Ancient Monuments

History on the Ground

This site is entirely user-supported. See how you can help.

Downend Romano-British villa

A Scheduled Monument in Havenstreet and Ashey, Isle of Wight

Approximate Location Map
Large Map »
Street or Overhead View
Contributor Photos »

If Google Street View is available, the image is from the best available vantage point looking, if possible, towards the location of the monument. Where it is not available, the satellite view is shown instead.


Latitude: 50.6875 / 50°41'15"N

Longitude: -1.24 / 1°14'24"W

OS Eastings: 453779.777345

OS Northings: 87816.499295

OS Grid: SZ537878

Mapcode National: GBR 9CX.Z5C

Mapcode Global: FRA 8798.6Q3

Entry Name: Downend Romano-British villa

Scheduled Date: 22 October 1968

Last Amended: 18 January 1995

Source: Historic England

Source ID: 1010002

English Heritage Legacy ID: 22031

County: Isle of Wight

Civil Parish: Havenstreet and Ashey

Traditional County: Hampshire

Lieutenancy Area (Ceremonial County): Isle of Wight

Church of England Parish: Arreton St George

Church of England Diocese: Portsmouth


The monument includes a Roman villa estate situated in an east facing combe.
The main villa building, aligned north east-south west, lies on the mid slope
c.200m east of a spring which lies on the upper slopes of the combe. A brook
runs through the bottom of the combe.
The villa complex includes a bath house and aisled building linked by a
corridor with further associated features, including a courtyard to the south.
These features have been revealed and their extent recorded by partial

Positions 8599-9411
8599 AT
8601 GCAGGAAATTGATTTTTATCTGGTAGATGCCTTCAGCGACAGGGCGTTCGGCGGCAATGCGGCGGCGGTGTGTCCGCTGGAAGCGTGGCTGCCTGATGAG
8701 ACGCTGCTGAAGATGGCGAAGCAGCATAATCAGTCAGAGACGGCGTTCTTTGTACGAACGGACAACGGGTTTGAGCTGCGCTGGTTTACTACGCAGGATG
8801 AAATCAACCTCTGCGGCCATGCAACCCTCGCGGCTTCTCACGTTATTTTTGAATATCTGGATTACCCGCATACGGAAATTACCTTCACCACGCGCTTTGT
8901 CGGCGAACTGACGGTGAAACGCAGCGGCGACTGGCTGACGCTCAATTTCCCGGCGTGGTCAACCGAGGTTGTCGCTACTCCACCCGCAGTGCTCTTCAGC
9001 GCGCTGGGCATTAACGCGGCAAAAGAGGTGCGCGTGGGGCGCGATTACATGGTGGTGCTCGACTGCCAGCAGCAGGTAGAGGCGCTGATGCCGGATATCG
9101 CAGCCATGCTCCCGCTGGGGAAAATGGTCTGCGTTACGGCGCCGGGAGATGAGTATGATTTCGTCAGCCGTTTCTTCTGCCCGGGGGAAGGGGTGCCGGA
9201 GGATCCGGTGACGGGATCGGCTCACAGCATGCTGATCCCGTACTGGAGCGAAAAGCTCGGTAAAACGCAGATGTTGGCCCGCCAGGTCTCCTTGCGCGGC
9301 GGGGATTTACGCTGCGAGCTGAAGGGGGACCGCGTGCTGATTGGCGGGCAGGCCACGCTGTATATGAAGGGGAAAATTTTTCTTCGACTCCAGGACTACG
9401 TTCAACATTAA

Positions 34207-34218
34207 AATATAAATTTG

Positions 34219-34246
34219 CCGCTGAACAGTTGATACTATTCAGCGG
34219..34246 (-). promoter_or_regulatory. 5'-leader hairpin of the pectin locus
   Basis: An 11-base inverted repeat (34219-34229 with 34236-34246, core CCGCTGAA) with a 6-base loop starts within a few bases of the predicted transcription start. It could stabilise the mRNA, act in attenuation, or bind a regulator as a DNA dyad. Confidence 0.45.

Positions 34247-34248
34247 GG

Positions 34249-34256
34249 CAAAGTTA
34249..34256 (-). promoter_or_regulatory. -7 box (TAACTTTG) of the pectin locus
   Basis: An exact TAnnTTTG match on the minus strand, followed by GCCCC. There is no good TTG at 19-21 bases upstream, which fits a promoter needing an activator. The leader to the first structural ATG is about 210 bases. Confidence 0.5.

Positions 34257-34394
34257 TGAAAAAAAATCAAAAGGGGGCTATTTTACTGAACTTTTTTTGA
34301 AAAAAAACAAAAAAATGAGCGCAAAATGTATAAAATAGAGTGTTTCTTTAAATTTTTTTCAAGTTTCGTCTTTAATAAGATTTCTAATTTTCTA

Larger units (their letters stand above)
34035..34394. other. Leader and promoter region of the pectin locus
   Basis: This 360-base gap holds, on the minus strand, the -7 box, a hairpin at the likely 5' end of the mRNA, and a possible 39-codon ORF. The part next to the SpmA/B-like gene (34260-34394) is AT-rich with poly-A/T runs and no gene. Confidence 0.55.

excavation. The main villa building and bath house lie at the north end of a
The bath house is recorded as being c.18m long and 10m wide, and the aisled
building c.27m long and c.15m wide. The courtyard immediately adjacent to and
south of the building, is c.64m long and c.37m wide. The north eastern side of
the courtyard is projected south west a further 50m where it ends in a
rectangular building c.21m long and c.12m wide. A wall composed of chalk
rubble extends across the north eastern side of the courtyard for a further
35m in a north west-south east direction. The first finds in the vicinity of
the villa were made in the late 19th century. In 1911 an excavation was
carried out by Arthur Arnold on behalf of the owner. This excavation confirmed
the presence of the villa. The site was re-excavated in 1968-75 by L R
Fennelly, who found the main components of the villa. Results of this
excavation suggested that the earliest structure on the site was a narrow
flint wall dated to the Claudio-Neronian period. The bath house was dated to
not later than the mid-second century AD, and the aisled house to between AD
120 and AD 280. The precinct wall post-dates the aisled house. A dolphin
mosaic was found in the bath house as were coins dating to AD 250-AD 350. Both
the bath house and aisled building had walls set into a waterfall leading to
the suggestion that the site was perhaps abandoned due to flooding. Later
small scale excavations have revealed the rubble of a collapsed building
outside the courtyard wall and a wall which reputedly post-dated the villa.
The timber lean-to, the timber bridge and the wooden fences in the woodland to
the south of the main villa building are excluded from the scheduling, but the
ground beneath is included.

The site of the monument is shown on the attached map extract.

Source: Historic England

Reasons for Scheduling

Romano-British villas were extensive rural estates at the focus of which were
groups of domestic, agricultural and occasionally industrial buildings. The
term "villa" is now commonly used to describe either the estate or the
buildings themselves. The buildings usually include a well-appointed dwelling